The fact remains that the Member States of the European Union are divided in their approach to and resolution of this crisis. France has resolutely chosen to support Greece, asking Brussels to take sanctions against Turkey, even sending Rafale aircraft and two naval vessels to Cyprus. France's involvement is the latest example of a confrontation between Ankara and Paris that has already been seen in several theatres of operations: Syria (with French support for the Kurdish YPG militia), Libya (where the two countries are not on the same side), Lebanon (where, after the explosion of 4 August 2020, Turkish diplomacy tried to overshadow the trips to Beirut by the French President Emmanuel Macron), Iraqi Kurdistan (whose regional government has difficulty in reconciling its relations with France and its ties with Turkey) and even, more recently, Mali (where the head of Turkish diplomacy made an ostensible visit after the coup d'état that overthrew President Keïta)[25]. In the Eastern Mediterranean, French engagement has aroused Turkey's wrath, which condemns a biased, even colonial posture[26]. The most recent episode of this Franco-Turkish rivalry opposed Emmanuel Macron and Recep Tayyip Erdoğan in person, at the end of the MED7 summit, on 10 September in Corsica, the first having asked the countries of Southern Europe to be "hard on Turkey but not on the Turkish people who deserve better than Erdoğan" and the second having replied: "Mr Macron, you have not finished getting into trouble with me...don't quarrel with the Turkish people, don't quarrel with Turkey."[27]

Most Member States seem less willing to become directly involved in this tension. Germany, which is assuming the Presidency of the Council of the Union in the second half of 2020, seems to be particularly concerned about the management of its large Turkish community and about the concern of perpetuating the pact that the Union concluded with Ankara in 2016 to contain migratory surges triggered by the Syrian civil war and other causes of regional destabilisation (embargo on Iran, the Afghan conflict, etc.). Moreover, it again became evident during the MED7, that the countries of southern Europe (Spain, Portugal, Italy, Malta) are trying to temper the fervour of Greece, Cyprus and France, which rose a notch with the announcement by Athens of the purchase of French military equipment, in particular 18 Rafale planes[28]. Be that as it may, Turkey is trying to exploit the divisions within the European Union[29], by asking it to play the role of mediator, which prompted several visits by High Representative Josep Borrell[30], and similarly that of the head of German diplomacy, Heiko Maas mid-August 2020.

Although the Council of the Union initially hesitated in acceding to French requests for sanctions, it did not turn its back on calls for help from Greece and Cyprus either, especially when Ankara resumed prospecting in disputed areas in response to the Greek-Egyptian agreement on the delimitation of an EEZ. On 28 August 2020, the European Ministers of Foreign Affairs meeting in Berlin threatened Turkey "with the establishment of a list of new restrictive measures"[31]. This option is due to be debated at the next European Council on 24 and 25 September 2020. Josep Borrell mentioned serious sanctions that could go as far as banning Turkish ships from European ports. In a telephone conversation on 6 September 2020 with Recep Tayyip Erdoğan, Charles Michel, President of the European Council, tried to delay the process, stating that the European Union could use the "carrot and stick" method, subjecting the taking of a number of European decisions in favour of Turkey (updating of the customs union agreement, lifting of visas for Turks travelling to the Schengen area, etc.) to the withdrawal of Turkish vessels prospecting in the disputed areas. This proposal was nevertheless greeted with scepticism by Turkish observers.[32]. On 16 September, Charles Michel expressed his full support to Cypriot President Nicos Anastasiades. In her speech on the State of the Union on 16 September, the President of the European Commission, Ursula von der Leyen, described the path that Europe ought to take: "refrain from acting unilaterally and resume dialogue in good faith, because this is the path that leads towards stability and long term solutions," whilst reassuring Greece and Cyprus of European solidarity.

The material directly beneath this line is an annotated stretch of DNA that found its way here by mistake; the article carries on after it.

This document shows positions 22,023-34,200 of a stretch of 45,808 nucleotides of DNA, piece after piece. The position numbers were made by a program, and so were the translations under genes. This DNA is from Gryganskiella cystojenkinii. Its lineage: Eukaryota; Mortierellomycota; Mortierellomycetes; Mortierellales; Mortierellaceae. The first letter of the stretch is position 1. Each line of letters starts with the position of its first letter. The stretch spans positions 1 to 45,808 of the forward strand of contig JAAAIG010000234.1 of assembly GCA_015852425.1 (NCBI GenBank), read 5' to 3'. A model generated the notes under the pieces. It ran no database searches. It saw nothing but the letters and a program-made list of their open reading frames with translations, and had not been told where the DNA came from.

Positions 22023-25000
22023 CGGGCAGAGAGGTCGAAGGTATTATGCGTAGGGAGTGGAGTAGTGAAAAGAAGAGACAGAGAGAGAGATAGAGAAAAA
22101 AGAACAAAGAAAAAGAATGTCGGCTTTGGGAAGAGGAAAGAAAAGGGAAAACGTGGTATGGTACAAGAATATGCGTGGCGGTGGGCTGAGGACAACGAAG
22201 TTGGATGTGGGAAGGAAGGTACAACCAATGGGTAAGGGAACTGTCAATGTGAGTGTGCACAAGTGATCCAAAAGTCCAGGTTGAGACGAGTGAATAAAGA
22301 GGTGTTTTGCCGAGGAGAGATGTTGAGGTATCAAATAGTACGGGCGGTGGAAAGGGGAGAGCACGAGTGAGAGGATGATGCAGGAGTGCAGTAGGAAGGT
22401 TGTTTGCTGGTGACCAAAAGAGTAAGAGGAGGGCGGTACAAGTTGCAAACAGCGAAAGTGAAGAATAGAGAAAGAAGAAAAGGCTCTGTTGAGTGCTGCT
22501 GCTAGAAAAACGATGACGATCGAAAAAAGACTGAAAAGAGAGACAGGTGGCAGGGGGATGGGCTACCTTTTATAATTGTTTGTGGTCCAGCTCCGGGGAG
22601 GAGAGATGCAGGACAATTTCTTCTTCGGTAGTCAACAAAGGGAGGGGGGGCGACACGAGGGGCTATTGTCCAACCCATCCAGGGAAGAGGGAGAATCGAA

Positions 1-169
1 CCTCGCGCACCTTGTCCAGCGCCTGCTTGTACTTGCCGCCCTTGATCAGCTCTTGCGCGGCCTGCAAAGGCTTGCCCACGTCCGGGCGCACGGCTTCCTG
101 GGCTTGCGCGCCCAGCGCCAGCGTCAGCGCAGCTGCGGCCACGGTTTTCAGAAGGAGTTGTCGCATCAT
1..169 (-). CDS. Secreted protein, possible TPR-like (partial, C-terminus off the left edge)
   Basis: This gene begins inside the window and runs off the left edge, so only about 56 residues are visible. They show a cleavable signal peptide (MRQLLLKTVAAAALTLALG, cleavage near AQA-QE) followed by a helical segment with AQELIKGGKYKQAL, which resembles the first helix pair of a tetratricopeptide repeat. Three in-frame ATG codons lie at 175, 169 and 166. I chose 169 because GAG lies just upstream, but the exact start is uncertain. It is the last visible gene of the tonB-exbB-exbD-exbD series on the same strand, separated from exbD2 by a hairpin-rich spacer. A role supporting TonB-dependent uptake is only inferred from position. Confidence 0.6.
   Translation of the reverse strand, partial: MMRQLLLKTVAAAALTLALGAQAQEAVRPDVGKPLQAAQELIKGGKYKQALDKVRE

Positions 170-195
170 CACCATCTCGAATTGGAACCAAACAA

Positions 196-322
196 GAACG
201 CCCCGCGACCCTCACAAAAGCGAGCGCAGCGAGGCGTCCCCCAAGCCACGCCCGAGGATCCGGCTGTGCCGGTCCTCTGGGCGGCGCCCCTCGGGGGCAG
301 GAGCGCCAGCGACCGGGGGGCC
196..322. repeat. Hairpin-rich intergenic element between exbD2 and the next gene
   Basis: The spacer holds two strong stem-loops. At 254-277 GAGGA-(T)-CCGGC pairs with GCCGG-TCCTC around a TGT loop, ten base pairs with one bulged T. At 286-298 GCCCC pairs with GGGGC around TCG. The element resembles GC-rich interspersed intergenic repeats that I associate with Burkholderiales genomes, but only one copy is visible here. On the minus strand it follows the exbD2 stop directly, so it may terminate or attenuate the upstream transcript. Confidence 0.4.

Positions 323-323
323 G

NATO's situation is not much simpler. Tension between two of its members creates divisions within the Alliance that Turkey might be tempted to exploit.[33]. Anxious to safeguard its unity, its Secretary General, Jens Stoltenberg, recommended, at the beginning of September 2020, the opening of "technical talks" between the two protagonists, which have nevertheless been postponed several times. Greece has made the immediate withdrawal of Turkish prospecting vessels a condition for such negotiations, while Turkey, which says it is ready to negotiate without conditions, accuses its neighbour of undermining any attempt at dialogue.

It is true that over the last few years, Ankara has become a problematic ally for the West, notably because of its rapprochement with Moscow and the purchase of Russian military equipment (notably S-400 defence missiles). However, recalling the historical complexity of France's relations with NATO and the recent remarks made by Emmanuel Macron deeming the latter to be "brain dead", Turkey has constantly reaffirmed its attachment to the Alliance by asking it to arbitrate the crisis. In any event, Ankara has remained an important ally for the United States, which uses the Incirlik base, including to stockpile nuclear weapons there and which did not appreciate France's military engagement alongside Greece. On the other hand, they welcomed Turkish support for the Fayez al-Sarraj government because this put a stop to Russia's ambitions in Libya. But the United States has remained very cautious in this crisis, which has also seen it partially lift an arms embargo on Cyprus dating back to 1974 and sign a framework agreement to open a naval base on the island of Aphrodite. It must be said that Serguei Lavrov, head of Russian diplomacy, recently travelled to Cyprus to offer his mediation.[34] and that Washington does not wish to see Moscow intervene in this conflict between two NATO members.